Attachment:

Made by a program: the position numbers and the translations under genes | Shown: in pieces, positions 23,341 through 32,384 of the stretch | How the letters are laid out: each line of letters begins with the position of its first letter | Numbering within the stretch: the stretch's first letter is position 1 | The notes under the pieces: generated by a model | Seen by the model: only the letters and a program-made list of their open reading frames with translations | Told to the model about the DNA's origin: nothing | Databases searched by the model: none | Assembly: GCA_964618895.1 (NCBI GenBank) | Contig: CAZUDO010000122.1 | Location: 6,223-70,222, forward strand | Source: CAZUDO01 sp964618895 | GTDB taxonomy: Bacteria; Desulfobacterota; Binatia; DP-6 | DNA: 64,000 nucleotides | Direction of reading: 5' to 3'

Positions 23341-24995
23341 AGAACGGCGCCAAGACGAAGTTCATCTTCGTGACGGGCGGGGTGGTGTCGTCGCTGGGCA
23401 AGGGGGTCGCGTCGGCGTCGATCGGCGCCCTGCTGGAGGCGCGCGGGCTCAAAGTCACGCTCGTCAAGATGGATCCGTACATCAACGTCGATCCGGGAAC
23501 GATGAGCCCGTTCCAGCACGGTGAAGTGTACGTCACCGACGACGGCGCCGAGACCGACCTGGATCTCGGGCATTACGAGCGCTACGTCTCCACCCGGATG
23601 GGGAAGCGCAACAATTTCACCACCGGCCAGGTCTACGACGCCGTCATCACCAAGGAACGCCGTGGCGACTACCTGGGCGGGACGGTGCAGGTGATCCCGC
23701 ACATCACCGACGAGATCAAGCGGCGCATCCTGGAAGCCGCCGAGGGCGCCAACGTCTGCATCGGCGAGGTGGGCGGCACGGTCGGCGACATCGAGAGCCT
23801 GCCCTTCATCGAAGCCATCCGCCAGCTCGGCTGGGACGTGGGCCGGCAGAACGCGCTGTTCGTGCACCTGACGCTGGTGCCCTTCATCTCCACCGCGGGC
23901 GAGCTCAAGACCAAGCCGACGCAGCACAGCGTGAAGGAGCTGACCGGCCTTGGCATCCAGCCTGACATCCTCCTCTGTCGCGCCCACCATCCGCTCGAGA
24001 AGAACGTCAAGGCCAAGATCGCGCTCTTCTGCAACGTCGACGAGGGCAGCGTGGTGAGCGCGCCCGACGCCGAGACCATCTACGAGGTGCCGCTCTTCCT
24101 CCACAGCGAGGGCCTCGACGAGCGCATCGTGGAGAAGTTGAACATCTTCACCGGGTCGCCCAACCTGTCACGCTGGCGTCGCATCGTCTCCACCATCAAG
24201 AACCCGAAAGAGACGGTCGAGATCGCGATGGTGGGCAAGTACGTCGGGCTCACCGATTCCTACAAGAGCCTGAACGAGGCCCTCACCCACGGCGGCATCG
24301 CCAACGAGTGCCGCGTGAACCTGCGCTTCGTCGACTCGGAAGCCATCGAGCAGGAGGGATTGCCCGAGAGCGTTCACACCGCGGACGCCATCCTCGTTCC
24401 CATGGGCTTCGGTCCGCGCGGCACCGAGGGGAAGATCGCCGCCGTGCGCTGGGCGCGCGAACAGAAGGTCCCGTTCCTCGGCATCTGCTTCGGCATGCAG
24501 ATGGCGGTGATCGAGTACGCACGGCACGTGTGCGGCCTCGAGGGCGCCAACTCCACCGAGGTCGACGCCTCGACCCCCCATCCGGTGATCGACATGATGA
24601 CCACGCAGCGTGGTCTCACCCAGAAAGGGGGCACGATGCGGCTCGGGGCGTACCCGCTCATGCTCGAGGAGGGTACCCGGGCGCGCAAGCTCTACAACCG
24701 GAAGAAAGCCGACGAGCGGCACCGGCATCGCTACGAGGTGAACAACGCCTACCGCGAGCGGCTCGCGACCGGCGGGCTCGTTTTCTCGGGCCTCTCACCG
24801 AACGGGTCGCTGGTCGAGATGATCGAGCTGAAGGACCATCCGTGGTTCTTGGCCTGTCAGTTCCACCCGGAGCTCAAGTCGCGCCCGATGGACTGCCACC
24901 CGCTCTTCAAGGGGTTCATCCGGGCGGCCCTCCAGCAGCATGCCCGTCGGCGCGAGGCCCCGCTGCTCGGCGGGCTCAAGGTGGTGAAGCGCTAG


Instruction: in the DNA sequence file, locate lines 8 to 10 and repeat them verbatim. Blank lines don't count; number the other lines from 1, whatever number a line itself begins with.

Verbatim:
23801 GCCCTTCATCGAAGCCATCCGCCAGCTCGGCTGGGACGTGGGCCGGCAGAACGCGCTGTTCGTGCACCTGACGCTGGTGCCCTTCATCTCCACCGCGGGC
23901 GAGCTCAAGACCAAGCCGACGCAGCACAGCGTGAAGGAGCTGACCGGCCTTGGCATCCAGCCTGACATCCTCCTCTGTCGCGCCCACCATCCGCTCGAGA
24001 AGAACGTCAAGGCCAAGATCGCGCTCTTCTGCAACGTCGACGAGGGCAGCGTGGTGAGCGCGCCCGACGCCGAGACCATCTACGAGGTGCCGCTCTTCCT